Week 1:  August 1-7, 2008

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No, this hatch
-year male Northern Cardinal was not suffering from a receding
‘feather’-line! He is just showing off some of his remaining juvenile feath
ers on his head,
contrasting with the mostly red body feathers that he has already moulted. By the end of
fall, he will likely have completed this moult and be indistinguishable from older cardinals,
a reminder of why we need to treat adult-looking cardinals as age unknown later in the year
(Photo by Barbara Frei)






2008 TOTAL


# birds (and species) banded

187 (32)

187 (32)

1029 (68)

14007 (105)

# birds (and species) repeat

42 (17)

42 (17)

240 (31)

2466 (61)

# birds (and species) return

11 (7)

11 (7)

103 (21)

434 (31)

# species observed





# net hours





# birds banded / 100 net hours





Note: table does not include nocturnal banding (owls)

Banders-in-charge: Barbara Frei, Marie-Anne Hudson
Assistants: Barbara MacDuff, Sophie Cauchon, Nicky Fleming, Gay Gruner, Chris Murphy, André Pelletier

Notes: MBO’s third full fall season got off to a very busy start on Wednesday, with 62 birds banded!  We were sort of expecting a busy day since we had quite the first day last year, but the birds really outdid themselves this time, with moulting Tennessee Warblers and young Nashville Warbler appearing in our nets on our very first day of the fall season (reinforcing our reason for starting so early!). Like last year though, the pace didn’t keep up, and with almost two days rained out due to an explosive thunderstorm, heavy rain, and several others hot and humid days, we closed out the week with 187 new birds banded, only slightly behind last year. Species banded for the first time in 2008 included Northern Cardinal, Black-capped Chickadee, and Ovenbird, which failed to find their way to the nets during the spring season. In addition, we had some returning visitors new for the site, namely a Trail’s Flycatcher repeat and a returning Ovenbird, which we have not seen since it was banded as an after-hatch year bird in September 2005!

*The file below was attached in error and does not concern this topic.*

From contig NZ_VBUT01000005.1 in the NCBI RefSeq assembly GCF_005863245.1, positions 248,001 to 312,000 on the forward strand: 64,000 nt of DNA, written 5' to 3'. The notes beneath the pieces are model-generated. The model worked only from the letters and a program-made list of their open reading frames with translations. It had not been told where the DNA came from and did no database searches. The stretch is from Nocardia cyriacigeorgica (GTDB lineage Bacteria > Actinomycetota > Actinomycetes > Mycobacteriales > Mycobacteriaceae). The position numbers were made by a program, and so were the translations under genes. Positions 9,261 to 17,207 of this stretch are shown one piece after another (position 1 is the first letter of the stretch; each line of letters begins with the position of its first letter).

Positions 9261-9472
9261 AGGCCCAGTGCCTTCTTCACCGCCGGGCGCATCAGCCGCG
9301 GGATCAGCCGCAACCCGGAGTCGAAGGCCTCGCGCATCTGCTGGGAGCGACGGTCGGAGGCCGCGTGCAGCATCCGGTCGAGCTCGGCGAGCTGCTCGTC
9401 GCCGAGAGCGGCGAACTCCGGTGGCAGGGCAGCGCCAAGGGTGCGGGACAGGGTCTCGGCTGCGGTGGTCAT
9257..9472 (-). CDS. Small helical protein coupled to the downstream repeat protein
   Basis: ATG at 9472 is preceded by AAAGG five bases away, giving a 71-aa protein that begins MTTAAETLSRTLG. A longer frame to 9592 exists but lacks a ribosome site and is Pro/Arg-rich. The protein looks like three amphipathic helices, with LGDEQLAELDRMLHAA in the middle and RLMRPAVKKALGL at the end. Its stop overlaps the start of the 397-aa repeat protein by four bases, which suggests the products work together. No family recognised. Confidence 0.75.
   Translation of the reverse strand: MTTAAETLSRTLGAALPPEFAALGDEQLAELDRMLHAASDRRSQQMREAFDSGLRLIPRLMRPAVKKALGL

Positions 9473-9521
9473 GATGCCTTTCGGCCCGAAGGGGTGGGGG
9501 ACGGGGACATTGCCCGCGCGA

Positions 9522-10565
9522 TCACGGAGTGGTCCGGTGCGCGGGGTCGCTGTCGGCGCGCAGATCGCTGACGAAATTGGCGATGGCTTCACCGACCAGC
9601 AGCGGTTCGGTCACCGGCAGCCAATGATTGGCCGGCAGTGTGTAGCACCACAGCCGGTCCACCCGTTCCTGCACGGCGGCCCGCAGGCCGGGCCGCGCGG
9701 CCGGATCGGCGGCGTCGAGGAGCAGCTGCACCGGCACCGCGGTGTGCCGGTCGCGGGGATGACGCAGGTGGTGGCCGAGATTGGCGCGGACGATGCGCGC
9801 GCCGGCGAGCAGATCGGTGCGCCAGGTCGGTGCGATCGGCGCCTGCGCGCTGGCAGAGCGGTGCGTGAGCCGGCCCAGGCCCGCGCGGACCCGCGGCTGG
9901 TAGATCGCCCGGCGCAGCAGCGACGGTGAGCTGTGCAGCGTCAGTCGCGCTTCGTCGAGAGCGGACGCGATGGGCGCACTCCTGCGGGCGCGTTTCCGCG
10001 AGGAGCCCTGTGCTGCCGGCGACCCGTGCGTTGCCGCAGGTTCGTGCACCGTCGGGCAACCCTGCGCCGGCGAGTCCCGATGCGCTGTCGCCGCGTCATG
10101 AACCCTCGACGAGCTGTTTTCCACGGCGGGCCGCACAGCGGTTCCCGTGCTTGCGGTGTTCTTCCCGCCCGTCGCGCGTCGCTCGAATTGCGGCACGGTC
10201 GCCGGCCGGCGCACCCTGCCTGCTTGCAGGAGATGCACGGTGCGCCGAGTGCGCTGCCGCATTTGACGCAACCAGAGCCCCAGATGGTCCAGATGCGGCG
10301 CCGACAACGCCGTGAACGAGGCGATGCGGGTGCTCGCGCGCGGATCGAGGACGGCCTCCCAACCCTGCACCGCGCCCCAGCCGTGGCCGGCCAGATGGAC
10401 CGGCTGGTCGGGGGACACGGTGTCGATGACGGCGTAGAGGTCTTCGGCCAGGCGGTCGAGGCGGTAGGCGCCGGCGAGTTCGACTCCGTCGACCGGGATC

Some more highlights of the week included a rather ‘gros’ Rose-breasted Grosbeak day, with 12 young birds caught in 2 net rounds!  Big thanks to Gay Gruner for risking fingers to help extract and band them all!  Many young Baltimore Orioles, Common Yellowthroats, Yellow Warblers and other young birds are around, so we are happy to know the MBO and Arboretum residents bred successfully this summer. Another (less painful) surprise was two young Golden-crowned Kinglets fresh out of the nest, which must have called the conifers in the Arboretum home this summer - the surprise being that the past two years, our first sightings of the fall season were on September 20 and 25, respectively.

Another great example of how adult birds in late summer / early fall can look much scruffier than young of the year - an after-hatch-year male above, compared to a hatch-year unknown below.  (Photos by Marie-Anne Hudson)